Greg Hannon’s IMAXT team and Mike Stratton’s Mutographs team have been featured in Cancer Grand Challenges’ annual progress magazine, Discover – a celebration of the advances against cancer that can be made when diverse, global teams come together and think differently.
IMAXT is tackling the challenge of 3D tumour mapping, which could unlock vital new information about tumour biology. Earlier this year, Greg and the team added an important new piece to their puzzle when they published Expansion Sequencing in Science.
The cutting-edge technology creates accurate, nanoscale-resolution maps of a whole host of biological samples. Ultimately, the integration of novel technologies like this will lead to an entirely new way to explore tumour biology, which could lead to more effective ways to prevent, diagnose and treat cancer.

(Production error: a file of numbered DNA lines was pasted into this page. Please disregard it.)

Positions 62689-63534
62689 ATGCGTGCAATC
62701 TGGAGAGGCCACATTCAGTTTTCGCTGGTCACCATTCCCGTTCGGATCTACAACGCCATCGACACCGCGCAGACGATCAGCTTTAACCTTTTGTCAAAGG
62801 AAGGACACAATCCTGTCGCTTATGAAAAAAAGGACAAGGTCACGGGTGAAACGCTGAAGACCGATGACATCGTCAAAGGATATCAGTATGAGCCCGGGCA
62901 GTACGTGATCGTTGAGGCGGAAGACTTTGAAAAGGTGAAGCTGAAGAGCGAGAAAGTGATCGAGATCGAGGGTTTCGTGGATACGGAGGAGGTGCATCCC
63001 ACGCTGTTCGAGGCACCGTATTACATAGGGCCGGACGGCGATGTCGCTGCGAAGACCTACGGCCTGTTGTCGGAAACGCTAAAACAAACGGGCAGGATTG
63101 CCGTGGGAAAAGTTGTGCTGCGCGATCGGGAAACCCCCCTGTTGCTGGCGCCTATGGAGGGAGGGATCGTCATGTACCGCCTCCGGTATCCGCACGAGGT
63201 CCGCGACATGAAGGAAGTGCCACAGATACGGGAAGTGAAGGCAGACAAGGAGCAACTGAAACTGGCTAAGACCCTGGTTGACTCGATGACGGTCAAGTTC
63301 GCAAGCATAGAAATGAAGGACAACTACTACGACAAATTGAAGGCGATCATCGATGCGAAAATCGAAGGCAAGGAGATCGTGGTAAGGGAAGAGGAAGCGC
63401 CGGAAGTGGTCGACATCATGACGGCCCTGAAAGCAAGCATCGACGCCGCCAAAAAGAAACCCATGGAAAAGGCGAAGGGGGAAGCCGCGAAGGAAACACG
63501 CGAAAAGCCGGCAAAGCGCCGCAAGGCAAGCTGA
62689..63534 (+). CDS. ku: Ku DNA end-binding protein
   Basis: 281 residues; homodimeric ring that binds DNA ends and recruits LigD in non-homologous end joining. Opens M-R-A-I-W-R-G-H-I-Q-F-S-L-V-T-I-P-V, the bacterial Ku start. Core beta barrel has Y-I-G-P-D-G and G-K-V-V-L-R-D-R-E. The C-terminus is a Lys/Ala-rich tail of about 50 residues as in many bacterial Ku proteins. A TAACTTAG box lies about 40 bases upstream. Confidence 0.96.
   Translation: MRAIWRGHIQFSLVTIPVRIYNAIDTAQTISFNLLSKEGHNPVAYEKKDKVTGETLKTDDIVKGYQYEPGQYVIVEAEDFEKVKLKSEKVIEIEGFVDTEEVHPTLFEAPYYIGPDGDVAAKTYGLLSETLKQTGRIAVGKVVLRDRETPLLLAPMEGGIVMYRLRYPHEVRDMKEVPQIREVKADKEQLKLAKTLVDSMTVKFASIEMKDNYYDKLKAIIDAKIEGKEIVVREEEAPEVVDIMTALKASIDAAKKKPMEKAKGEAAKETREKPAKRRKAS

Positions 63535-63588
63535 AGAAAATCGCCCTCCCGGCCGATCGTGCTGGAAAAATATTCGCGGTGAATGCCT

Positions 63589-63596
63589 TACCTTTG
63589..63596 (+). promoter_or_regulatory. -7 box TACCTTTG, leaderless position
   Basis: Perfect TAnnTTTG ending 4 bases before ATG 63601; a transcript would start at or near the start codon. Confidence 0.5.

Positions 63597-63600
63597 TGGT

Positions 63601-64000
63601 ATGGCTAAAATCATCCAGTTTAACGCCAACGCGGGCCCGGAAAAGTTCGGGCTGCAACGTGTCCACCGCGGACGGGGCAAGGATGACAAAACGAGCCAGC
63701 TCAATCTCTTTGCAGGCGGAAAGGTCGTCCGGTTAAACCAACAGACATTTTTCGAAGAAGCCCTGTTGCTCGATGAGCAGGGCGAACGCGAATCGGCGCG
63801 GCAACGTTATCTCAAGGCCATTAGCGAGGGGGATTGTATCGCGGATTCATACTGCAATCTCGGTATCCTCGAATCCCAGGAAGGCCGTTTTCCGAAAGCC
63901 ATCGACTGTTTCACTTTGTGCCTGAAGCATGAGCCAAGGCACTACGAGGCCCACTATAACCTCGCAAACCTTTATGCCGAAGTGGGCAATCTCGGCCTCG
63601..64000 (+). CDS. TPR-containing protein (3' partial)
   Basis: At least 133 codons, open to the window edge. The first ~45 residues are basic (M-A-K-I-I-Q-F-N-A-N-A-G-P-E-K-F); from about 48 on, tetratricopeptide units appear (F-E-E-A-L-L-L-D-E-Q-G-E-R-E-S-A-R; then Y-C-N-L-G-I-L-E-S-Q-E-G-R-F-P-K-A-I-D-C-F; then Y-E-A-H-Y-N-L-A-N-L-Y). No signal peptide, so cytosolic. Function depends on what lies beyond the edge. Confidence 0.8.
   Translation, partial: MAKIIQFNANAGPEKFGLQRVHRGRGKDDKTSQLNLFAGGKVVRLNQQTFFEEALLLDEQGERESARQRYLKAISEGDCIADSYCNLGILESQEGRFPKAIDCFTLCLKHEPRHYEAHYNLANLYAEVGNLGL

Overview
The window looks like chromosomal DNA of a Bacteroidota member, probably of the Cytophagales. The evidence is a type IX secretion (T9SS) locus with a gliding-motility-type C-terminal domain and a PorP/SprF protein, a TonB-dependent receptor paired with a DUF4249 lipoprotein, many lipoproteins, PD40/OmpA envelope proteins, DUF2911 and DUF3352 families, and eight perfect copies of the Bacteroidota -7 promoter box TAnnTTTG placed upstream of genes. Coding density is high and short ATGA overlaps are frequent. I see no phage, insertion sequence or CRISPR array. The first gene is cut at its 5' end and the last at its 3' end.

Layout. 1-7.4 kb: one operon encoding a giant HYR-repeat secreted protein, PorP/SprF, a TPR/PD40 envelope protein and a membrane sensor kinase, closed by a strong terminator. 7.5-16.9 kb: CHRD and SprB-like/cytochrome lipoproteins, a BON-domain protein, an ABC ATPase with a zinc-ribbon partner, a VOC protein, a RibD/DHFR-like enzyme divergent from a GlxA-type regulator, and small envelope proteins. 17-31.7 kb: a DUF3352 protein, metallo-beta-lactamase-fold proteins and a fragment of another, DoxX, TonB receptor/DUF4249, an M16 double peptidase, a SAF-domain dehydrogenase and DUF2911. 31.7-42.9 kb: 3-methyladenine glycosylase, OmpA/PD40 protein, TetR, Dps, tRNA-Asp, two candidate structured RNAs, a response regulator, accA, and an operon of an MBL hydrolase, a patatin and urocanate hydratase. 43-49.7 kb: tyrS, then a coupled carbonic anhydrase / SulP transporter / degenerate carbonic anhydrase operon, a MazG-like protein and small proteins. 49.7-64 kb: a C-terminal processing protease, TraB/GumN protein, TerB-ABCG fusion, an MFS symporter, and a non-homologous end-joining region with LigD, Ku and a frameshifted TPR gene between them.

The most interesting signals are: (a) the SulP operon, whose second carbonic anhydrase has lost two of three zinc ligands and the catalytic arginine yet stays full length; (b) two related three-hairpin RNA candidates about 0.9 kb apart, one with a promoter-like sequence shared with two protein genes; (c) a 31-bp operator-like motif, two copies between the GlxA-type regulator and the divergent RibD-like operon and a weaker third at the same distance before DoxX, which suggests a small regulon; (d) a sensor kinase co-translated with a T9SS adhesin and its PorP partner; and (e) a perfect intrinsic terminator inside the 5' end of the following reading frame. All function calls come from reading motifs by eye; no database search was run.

Meanwhile, Mutographs is hoping to understand more about the role of mutational signatures and DNA damage in cancer development.
Recent surprising findings from Mike and the team reveal how some carcinogens cause cancer without damaging DNA – challenging what we thought we knew and reviving a decades-old hypothesis on the development of cancer.